The FCC has proposed to make channel changes easier for LPTV and TV translators than it has been in the past by offering to use its own optimization software to help search for available channels. The initial thought is that the FCC would publish a list of possibly available channels and let LPTV and translator licensees apply for those channels if they want to. There is no telling how the FCC would choose transmitter sites for its list of channels. In that vein, though, the Commission asks whether it should eliminate existing restrictions on LPTV/translator minor change application. (Currently, “minor” changes are limited to site changes of no more than 30 miles; the proposed service area must also overlap the previously authorize service area.) Such relaxation should ease the search for new channels and sharing channels.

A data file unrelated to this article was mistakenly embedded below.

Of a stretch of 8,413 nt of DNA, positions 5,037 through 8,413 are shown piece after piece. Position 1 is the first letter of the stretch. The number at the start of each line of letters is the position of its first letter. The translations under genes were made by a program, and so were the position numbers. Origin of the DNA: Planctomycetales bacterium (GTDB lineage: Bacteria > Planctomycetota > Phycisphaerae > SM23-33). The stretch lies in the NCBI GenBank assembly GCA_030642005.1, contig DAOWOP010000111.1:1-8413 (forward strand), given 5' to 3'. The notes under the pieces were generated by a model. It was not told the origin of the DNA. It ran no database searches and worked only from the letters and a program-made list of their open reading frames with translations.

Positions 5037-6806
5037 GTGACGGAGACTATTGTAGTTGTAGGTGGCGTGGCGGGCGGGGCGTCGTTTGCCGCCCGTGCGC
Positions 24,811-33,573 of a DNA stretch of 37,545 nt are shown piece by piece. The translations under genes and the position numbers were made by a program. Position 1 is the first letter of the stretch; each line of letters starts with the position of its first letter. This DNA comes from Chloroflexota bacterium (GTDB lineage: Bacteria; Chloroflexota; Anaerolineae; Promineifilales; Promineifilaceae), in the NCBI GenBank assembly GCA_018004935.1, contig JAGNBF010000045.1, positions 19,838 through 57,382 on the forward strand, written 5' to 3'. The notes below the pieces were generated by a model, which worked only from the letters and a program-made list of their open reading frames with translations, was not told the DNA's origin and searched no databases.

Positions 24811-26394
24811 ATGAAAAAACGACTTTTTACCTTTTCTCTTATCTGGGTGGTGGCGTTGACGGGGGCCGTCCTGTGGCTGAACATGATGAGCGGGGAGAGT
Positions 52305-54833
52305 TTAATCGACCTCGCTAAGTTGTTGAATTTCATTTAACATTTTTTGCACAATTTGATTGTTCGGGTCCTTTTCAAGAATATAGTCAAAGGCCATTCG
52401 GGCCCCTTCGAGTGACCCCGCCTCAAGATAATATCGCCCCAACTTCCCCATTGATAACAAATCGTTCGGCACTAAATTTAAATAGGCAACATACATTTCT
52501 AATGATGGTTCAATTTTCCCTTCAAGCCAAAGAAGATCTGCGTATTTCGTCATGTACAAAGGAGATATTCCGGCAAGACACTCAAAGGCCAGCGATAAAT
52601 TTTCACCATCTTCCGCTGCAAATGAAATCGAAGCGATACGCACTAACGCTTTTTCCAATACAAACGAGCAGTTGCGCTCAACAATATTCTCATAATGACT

Channel 6 “franken-FMs”. Finally, the FCC has decided to tangle with the controversial subject of Channel 6 LPTV stations that provide radio station-type services on their aural carrier. Channel 6, of course, sits immediately below the FM radio band and can be picked up by most FM radios. An LPTV station operating digitally would not ordinarily transmit any analog aural signal that FM radios can receive. However techniques have been developed to combine an analog aural carrier with a digital TV signal. The FCC has not permitted them to be used yet, but now it is asking whether it should.